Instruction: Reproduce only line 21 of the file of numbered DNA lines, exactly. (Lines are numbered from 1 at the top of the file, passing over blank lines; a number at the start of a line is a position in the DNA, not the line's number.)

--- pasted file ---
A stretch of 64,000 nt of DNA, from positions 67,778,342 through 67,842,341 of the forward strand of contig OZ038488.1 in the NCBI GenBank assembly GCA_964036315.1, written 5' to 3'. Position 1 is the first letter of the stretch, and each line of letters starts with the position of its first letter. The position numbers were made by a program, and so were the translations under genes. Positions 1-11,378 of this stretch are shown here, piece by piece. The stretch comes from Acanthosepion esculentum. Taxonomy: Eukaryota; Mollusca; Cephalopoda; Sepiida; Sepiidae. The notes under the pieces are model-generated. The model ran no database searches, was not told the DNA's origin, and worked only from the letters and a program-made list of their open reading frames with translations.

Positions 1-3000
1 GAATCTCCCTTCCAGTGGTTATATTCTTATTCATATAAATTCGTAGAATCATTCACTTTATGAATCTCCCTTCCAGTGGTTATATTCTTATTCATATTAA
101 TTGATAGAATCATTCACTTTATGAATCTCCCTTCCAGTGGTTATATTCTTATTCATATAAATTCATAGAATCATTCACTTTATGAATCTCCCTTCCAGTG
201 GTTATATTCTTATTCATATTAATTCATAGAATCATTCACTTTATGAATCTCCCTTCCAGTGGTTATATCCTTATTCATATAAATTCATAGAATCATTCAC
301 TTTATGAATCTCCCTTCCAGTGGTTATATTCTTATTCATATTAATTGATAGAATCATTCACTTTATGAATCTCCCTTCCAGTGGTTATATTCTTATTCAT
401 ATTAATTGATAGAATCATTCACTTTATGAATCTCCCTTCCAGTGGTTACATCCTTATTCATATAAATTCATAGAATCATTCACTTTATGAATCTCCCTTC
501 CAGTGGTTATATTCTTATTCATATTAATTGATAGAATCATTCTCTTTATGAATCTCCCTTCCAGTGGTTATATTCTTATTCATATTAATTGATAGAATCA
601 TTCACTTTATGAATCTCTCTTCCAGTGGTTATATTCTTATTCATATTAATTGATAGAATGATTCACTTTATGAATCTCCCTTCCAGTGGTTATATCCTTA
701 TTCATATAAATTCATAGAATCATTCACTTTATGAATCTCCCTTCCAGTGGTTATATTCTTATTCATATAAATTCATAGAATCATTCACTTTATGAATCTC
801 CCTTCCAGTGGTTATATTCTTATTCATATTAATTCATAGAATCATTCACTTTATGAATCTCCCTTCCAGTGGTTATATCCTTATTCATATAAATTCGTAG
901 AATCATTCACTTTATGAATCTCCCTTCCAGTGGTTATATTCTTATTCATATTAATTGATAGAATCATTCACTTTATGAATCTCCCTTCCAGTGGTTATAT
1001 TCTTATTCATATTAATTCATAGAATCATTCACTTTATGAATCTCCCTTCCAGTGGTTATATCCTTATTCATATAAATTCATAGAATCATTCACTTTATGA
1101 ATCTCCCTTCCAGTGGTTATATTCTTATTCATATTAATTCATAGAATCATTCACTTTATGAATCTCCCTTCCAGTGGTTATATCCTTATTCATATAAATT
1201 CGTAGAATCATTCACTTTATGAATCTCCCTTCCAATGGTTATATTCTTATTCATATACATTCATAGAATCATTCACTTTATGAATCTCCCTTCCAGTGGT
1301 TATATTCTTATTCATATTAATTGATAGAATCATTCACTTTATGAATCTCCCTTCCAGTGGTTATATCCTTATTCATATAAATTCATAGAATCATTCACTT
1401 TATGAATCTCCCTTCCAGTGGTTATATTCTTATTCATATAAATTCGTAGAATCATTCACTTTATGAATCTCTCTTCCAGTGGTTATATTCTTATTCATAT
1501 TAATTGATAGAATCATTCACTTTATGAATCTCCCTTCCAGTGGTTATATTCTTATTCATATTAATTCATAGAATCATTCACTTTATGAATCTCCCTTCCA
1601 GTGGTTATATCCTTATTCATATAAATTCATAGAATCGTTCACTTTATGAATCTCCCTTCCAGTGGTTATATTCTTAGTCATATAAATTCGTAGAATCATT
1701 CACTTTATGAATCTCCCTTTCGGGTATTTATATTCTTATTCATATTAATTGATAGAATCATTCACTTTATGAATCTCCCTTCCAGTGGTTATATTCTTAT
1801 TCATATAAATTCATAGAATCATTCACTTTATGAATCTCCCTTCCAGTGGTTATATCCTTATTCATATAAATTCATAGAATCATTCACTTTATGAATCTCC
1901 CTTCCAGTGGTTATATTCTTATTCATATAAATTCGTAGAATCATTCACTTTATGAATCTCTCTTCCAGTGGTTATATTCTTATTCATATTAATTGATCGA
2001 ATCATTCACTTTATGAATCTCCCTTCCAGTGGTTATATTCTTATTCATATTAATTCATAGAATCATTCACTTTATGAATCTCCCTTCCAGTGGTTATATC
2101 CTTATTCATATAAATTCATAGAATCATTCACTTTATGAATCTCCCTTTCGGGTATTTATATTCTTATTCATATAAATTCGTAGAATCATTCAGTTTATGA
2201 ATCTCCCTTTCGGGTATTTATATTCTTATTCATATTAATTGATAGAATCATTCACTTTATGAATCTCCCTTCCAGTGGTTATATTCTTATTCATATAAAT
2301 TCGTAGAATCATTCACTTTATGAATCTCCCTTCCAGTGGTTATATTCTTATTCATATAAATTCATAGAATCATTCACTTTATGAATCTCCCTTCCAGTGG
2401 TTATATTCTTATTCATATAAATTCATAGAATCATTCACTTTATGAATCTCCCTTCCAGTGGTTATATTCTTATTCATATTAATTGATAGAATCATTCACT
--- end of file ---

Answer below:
1801 TCATATAAATTCATAGAATCATTCACTTTATGAATCTCCCTTCCAGTGGTTATATCCTTATTCATATAAATTCATAGAATCATTCACTTTATGAATCTCC